It’s hard for me to talk about personal things; perhaps I need time to prevent the pain of bereavement from obscuring the memories. I know our time will largely be valued by the fact that we were contemporaries of this great man. And it is important what each one of us gained from communication with him, whether or not we have transformed our lives and ourselves, after having this example of genuine holiness before us.
If each one of us remembered what Christ Himself endured on Holy Friday…
Monk Pavle Kondic, Metropolitan Amfilohije’s constant companion, spoke about him at length:
“It is impossible to forget this gift of God, and erase it from your memory and heart. He was a bottomless vessel of the grace of God. God knows how many people who saw him for a minute, or two, for a year, or for decades like me, sensed this Divine grace, Divine love and truth that flowed from his every word and deed. This is Amfilohije. He was a champion of the truth of God, and that is why many a lance was broken over him and so many blows rained down on him. But as a true servant of God he had strength and God’s protection enabling him to endure all this up to this morning when God took his soul. This is how we will remember him—as a gift of God to the Serbian nation.
“The world stands by the prayers of the righteous, and you know this from the books of the Prophets Ezekiel and Isaiah; he beyond all doubt was one of the righteous men on whom the world stands. It is not me but his deeds that speak of this. A human being and a microcosm—he did not know a single day of rest. He burned with all his being: The zeal of Thine house hath eaten me up (Jn. 2:17). This is the way he lived. And I thank God that I could be with him from childhood—by some incomprehensive act of Divine providence our paths were inextricably interwoven from the time I was eleven. He accepted me just as a mother cat accepts a kitten—not its own but one it found in a garbage heap. It was me, an orphan without a father and a mother; and he accepted me, fed me, gave me to drink, watched over me, educated me, directed my steps quietly and unobtrusively, never saying the words ‘you must’, but only ‘well, look at what’s what.’ This is his respect for freedom as for the absolute and inviolable gift of God.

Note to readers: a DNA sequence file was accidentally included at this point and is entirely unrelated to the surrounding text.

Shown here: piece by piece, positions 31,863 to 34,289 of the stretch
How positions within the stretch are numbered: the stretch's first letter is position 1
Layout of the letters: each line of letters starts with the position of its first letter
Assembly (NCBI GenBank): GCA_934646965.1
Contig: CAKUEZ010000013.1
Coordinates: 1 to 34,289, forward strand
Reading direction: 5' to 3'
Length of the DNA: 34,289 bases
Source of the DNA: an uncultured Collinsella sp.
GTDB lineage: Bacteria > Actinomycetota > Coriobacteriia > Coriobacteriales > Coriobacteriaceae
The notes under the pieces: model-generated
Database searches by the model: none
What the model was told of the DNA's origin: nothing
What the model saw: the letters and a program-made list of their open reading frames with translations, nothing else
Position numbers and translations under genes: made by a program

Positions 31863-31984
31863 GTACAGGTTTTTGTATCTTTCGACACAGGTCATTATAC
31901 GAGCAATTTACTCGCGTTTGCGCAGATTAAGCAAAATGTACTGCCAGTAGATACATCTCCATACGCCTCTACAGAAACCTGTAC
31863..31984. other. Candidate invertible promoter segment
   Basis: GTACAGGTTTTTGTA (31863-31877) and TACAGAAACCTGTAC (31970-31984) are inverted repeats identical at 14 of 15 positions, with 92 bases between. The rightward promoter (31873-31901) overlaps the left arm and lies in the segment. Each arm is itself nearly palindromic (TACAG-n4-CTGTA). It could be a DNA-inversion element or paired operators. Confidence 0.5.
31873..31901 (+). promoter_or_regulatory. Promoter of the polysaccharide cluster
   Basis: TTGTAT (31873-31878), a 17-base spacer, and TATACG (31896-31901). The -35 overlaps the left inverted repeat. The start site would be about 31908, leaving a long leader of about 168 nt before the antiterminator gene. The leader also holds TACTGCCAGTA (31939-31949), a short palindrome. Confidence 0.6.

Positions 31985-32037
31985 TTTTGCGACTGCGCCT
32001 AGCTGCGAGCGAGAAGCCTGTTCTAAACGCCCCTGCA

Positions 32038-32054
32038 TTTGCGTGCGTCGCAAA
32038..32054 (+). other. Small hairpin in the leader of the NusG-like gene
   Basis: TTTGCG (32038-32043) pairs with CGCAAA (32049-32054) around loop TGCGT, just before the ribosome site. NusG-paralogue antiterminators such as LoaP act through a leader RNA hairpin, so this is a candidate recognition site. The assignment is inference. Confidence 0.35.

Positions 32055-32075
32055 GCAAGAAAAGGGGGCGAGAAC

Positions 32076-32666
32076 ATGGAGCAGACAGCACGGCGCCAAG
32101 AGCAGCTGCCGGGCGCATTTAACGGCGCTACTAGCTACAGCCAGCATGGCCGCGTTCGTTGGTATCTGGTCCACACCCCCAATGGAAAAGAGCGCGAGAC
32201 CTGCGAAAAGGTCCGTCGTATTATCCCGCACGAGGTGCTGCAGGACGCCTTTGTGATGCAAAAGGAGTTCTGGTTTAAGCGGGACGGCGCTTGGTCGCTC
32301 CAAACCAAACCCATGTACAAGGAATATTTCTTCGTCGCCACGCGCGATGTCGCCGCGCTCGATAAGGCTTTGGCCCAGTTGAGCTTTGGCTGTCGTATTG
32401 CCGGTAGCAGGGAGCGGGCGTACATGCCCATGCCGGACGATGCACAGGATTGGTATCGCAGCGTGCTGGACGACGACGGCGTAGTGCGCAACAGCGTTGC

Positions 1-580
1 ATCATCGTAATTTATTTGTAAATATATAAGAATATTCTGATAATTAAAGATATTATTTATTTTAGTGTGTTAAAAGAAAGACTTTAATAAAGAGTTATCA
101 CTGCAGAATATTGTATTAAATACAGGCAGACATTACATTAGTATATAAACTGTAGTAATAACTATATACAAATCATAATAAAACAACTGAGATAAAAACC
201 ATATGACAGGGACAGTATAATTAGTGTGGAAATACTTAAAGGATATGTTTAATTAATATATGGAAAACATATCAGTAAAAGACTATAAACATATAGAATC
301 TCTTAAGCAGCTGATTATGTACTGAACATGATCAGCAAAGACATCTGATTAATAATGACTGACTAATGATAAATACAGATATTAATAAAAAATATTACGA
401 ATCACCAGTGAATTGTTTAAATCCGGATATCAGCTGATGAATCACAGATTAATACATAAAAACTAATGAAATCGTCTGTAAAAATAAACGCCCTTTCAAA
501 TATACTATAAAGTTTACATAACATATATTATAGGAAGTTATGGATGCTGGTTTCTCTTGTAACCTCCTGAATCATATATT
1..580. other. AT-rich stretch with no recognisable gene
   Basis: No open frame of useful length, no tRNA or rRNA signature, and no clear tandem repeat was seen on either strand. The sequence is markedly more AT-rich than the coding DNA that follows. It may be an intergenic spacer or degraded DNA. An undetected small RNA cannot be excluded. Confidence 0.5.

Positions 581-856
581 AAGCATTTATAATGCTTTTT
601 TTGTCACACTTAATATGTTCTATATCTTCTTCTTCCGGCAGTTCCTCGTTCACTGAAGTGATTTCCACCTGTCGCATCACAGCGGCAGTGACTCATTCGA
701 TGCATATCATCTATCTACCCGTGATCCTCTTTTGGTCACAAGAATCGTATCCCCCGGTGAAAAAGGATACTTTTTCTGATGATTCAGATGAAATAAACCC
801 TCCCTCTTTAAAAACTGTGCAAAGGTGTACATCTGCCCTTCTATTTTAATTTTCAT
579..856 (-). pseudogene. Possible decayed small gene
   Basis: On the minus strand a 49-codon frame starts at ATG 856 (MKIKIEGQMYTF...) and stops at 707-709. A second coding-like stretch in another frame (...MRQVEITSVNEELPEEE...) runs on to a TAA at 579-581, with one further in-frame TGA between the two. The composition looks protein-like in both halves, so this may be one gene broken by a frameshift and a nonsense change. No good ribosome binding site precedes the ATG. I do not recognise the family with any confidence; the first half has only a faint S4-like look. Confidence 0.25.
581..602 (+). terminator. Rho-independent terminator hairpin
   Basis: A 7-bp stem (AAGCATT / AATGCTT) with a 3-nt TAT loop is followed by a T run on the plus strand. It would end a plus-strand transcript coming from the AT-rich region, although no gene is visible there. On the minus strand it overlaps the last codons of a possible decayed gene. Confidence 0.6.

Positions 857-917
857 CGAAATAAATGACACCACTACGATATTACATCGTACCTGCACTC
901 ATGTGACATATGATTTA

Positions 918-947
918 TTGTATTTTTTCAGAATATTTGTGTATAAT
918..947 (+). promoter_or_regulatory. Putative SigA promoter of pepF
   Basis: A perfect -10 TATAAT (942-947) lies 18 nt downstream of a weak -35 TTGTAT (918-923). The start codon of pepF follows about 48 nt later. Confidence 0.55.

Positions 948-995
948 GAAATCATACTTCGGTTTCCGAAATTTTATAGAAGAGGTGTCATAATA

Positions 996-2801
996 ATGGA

“I graduated from school, gymnasium and university, and one day I told him: ‘Vladyka, I am inclined to the monastic life.’ He answered, ‘Well, but first complete your studies, and then we will see.’ And on the second day of Christmas, 1994, I came to Cetinje Monastery and followed him from then on, was inspired by him and witnessed what Amfilohije was like… Amfilohije was not a theologian—he was not just a theologian with forty volumes of collected works, not just a professor, not just a father-confessor, not just a liturgical scholar—but Amfilohije was a servant of God in every atom of his being. Mercy, kindness, understanding and protection—he was a true servant of God always and everywhere. I was with him almost all the time when he visited hospitals and mental institutions, prisons, and when he was on the first front-line. The most terrible thing that could be was on the photographs that show his sacrifice in Kosovo, when we were picking up the burned and worm-eaten remains of our brothers and sisters who had suffered at the hands of Albanians. He did not waver. It can’t be seen on the photographs, but I was with him—he did not once tremble… Like a mountain wolf, he did not once think that he was likely to be hit by a projectile or they would do something terrible to him. This was Amfilohije.